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  • The Age of Lovecraft ed. by Carl H. Sederholm and Jeffrey Andrew Weinstock
  • Anthony Enns
edited by Carl H. Sederholm and Jeffrey Andrew Weinstock. University of Minnesota Press, Minneapolis, MN, 2016. 268 pp., illus. Trade, paper. ISBN: 978-0816699247; ISBN: 978-0816699254.

In the 1920s and 1930s H.P. Lovecraft's horror stories appeared regularly in pulp magazines like Weird Tales and Astounding Stories, yet they gradually fell into obscurity following the death of the author and the decline of the pulp market. It wasn't until the 1980s that S.T. Joshi began to edit a series of scholarly journals (Lovecraft Studies, Lovecraft Annual, Studies in Weird Fiction, and Weird Fiction Review) that brought Lovecraft's work to the attention of literary critics. His stories have since reached a wider readership through numerous reprint editions, and in 2005 his work was even included in the prestigious Library of America series, which presented him as the modern successor to Edgar Allan Poe. In recent years the popularity of his work has grown even more thanks to comic, radio, film and television adaptations as well as games and popular music, which have made Lovecraft's name a household word—even among people who never read him.

If we are now living in the "age of Lovecraft," as Carl H. Sederholm and Jeffrey Andrew Weinstock argue in their new anthology, then this is due not only to his tremendous popularity but also to the surge of interest in his work among contemporary theorists and philosophers—particularly in the field of posthumanist studies, where his work has been embraced for its antihumanism or postanthropocentrism. This aspect of his work was first recognized by French philosophers Gilles Deleuze and Félix Guattari, whose 1980 book A Thousand Plateaus praised Lovecraft for illustrating the "process of being as becoming—becoming animal, becoming monster, becoming other than a fixed and finished human subject" (p. 7). However, the contributors to Sederholm and Weinstock's anthology appear to have been more directly inspired by Graham Harman's 2012 book Weird Realism: Lovecraft and Philosophy, which described Lovecraft as the progenitor of object-oriented ontology—a philosophical view that "posits a universe in which there is something in objects that always escapes knowing and in which human beings exist equally with other things" (p. 5). Many of the essays support and extend Harman's argument, such as Weinstock's "Lovecraft's Things: Sinister Souvenirs from Other Worlds," which argues that Lovecraft's fiction is set in an "enchanted world . . . in which the line between subject and object becomes muddled and obscured" (p. 63). This results in a confusion of ontological states, as people "are treated like or become things" (p. 63) and objects "exhibit agency, they intermesh with the human, they prompt reconsiderations of where the line between human and nonhuman actually falls, and compel a reconsideration of the place of human beings in the universe" (p. 76). Brian Johnson's "Prehistories of Posthumanism: Cosmic Indifferentism, Alien Genesis, and Ecology from H.P. Lovecraft to Ridley Scott" makes a similar argument by comparing Lovecraft's stories to the Alien film series, which both illustrate "the breakdown of human exceptionalism" (p. 104) by depicting "a cosmos that was at once indifferent and (for that very reason) menacing" (p. 109).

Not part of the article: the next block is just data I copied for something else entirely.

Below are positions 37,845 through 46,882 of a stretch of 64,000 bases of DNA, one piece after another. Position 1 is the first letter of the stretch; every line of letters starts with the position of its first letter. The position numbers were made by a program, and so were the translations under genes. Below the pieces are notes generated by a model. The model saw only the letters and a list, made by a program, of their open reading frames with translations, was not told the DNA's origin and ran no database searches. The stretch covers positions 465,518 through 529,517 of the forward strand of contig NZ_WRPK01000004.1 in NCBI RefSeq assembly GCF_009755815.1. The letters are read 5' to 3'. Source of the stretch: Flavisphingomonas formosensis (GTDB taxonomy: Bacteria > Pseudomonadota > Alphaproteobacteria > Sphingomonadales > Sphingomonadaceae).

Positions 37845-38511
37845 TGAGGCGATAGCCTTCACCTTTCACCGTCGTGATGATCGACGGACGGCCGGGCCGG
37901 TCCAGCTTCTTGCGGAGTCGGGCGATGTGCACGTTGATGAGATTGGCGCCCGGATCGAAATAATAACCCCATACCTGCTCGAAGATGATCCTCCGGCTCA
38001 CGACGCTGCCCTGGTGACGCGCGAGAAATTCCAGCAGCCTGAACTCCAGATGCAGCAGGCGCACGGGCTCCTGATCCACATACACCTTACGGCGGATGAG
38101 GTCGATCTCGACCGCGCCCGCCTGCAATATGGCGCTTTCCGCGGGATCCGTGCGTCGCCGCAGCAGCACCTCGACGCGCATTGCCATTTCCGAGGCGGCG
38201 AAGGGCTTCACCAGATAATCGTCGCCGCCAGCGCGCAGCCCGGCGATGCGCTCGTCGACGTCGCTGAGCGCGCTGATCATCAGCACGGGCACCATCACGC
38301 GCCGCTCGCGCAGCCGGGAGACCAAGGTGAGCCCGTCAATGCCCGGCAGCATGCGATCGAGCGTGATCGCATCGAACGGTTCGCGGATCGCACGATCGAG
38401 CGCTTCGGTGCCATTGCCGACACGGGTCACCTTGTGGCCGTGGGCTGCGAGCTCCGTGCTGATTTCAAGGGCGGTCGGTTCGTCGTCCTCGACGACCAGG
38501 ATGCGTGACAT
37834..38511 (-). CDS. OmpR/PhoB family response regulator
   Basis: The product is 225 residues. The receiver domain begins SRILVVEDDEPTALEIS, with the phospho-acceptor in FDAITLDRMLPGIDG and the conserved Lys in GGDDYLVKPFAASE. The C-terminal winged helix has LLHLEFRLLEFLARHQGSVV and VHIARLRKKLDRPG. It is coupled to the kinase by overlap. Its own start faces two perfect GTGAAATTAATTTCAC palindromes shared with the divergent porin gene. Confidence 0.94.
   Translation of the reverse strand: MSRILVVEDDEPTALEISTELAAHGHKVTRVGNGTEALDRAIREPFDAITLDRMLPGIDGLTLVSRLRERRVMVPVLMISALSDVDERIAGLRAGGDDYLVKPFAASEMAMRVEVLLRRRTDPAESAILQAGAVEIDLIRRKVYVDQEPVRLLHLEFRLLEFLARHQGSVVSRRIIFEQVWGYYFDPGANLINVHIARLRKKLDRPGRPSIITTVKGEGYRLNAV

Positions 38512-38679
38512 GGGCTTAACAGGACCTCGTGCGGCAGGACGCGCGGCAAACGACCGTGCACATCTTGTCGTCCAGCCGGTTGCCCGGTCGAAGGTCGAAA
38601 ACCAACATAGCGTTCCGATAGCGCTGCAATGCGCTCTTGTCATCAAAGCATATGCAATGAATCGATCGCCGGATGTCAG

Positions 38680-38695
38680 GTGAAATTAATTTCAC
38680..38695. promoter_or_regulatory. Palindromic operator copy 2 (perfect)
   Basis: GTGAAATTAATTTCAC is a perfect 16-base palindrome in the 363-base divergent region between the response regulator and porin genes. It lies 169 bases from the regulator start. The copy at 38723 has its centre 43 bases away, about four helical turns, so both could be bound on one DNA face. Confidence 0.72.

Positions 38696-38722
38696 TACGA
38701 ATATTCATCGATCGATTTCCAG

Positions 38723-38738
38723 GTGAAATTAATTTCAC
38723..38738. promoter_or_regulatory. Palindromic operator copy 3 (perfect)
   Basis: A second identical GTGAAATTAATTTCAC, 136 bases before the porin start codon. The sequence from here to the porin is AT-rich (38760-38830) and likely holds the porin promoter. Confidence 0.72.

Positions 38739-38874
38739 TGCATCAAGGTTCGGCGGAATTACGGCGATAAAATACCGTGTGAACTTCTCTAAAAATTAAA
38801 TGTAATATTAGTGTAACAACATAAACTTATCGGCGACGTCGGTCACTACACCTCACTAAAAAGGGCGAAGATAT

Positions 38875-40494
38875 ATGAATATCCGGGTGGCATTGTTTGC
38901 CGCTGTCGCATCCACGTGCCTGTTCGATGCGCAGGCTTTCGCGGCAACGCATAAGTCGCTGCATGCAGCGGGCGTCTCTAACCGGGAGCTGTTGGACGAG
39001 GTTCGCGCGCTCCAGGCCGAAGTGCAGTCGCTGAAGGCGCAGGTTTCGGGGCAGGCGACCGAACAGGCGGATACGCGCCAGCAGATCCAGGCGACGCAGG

Perhaps the most troubling and controversial aspect of Lovecraft's work is its explicit and often extreme racism. Lovecraft's biographers confirm that he was extremely disturbed by the influx of immigrants coming to America, and many of his stories reflect his fear that racial miscegenation was contributing to the degeneration of the Anglo-Saxon race. While early critics attempted to either ignore Lovecraft's racism or dismiss it as simply a product of his time, French writer Michel Houellebecq's 1991 book H. P. Lovecraft: Against the World, Against Life famously argued that his work was inextricably linked to his racist world view, and an understanding of the former was impossible without a consideration of the latter. Several of the essays in Sederholm and Weinstock's anthology attempt to address this issue by arguing that Lovecraft's antihumanism undermines his racist agenda. For example...


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pp. 207-208
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